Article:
BVS Inc v. RHUB Communications Inc
MEMORANDUM OPINION AND ORDER granting in part and denying in part 9 Motion to Dismiss; granting in part and denying in part 29 Supplemental Motion to Dismiss. The motions are denied as to the request for dismissal but are granted as to RHUB 9;s alternative request to transfer venue to the Northern District of California. The Clerk shall transfer this case to the United States District Court for the Northern District of California. Signed by Judge Leonard T Strand on 2/6/17. (Case electronically transferred to USDC of Northern California). (djs)
IN THE UNITED STATES DISTRICT COURT
FOR THE NORTHERN DISTRICT OF IOWA
CEDAR RAPIDS DIVISION
RHUB COMMUNICATIONS, INC.
OPINION AND ORDER
This matter is before me on a motion (Doc. No. 9) by defendant RHUB
Communications, Inc. (RHUB) to dismiss this action for lack of personal jurisdiction, or
alternatively, to transfer venue. Plaintiff BVS, Inc. (BVS), filed a resistance (Doc. No.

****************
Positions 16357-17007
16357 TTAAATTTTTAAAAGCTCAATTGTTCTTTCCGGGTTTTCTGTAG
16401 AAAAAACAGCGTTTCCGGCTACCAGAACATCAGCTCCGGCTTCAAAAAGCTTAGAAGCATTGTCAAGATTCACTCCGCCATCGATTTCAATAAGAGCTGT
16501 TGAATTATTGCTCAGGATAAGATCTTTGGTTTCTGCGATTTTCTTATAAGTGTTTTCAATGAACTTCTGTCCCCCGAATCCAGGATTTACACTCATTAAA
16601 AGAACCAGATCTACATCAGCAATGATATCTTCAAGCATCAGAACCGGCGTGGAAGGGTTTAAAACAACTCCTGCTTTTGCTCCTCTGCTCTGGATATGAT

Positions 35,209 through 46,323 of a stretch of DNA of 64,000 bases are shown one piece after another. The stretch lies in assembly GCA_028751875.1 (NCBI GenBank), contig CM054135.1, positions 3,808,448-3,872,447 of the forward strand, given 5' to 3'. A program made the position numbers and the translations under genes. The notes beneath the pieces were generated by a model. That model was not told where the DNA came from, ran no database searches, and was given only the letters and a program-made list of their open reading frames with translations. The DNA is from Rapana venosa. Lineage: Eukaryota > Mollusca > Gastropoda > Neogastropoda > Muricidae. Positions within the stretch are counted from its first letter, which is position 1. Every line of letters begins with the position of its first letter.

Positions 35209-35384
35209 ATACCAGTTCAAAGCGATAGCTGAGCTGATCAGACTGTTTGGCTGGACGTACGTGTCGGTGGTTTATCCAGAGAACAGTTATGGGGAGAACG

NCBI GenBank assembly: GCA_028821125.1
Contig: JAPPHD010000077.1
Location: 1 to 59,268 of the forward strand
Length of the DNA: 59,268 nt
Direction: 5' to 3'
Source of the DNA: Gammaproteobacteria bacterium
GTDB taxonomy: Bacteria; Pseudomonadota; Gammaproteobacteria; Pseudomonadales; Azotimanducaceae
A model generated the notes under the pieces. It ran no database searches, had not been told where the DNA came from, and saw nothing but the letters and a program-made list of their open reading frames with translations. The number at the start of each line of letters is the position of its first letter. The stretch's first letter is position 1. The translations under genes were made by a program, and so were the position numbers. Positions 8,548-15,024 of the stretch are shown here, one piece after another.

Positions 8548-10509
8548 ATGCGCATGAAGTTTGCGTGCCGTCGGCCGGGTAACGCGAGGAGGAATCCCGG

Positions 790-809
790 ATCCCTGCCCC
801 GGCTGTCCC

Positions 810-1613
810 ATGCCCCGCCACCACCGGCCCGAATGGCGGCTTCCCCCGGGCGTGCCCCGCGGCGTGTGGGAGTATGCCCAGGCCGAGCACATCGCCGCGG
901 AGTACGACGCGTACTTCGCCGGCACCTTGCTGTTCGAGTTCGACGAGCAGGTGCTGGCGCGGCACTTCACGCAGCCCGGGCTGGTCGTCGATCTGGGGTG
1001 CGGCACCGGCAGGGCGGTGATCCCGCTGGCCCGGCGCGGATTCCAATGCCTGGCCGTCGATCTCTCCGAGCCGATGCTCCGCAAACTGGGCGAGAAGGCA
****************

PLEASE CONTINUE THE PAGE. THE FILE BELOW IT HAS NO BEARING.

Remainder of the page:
18) and RHUB filed a reply (Doc. No. 21). While that motion was pending, BVS filed
a motion (Doc. No. 24) for leave to amend its complaint. The motion was granted (Doc.
No. 27) and a first amended and substituted complaint (Doc. No. 28) was filed.
RHUB then filed a supplemental motion (Doc. No. 29) to dismiss for lack of
personal jurisdiction, or alternatively, to transfer venue. BVS has filed a resistance (Doc.
No. 30) and RHUB has filed a reply (Doc. No. 31). Neither party has requested oral
argument. I find that oral argument is not necessary. See N.D. Ia. L.R. 7(c).
BVS is an Iowa corporation with its principal place of business in Cedar Rapids,
Iowa. RHUB is a California corporation with its principal place of business in San Jose,
California. After BVS commenced this action in the Iowa District Court for Linn County,
RHUB removed it to this court on the basis of federal diversity jurisdiction. See Doc.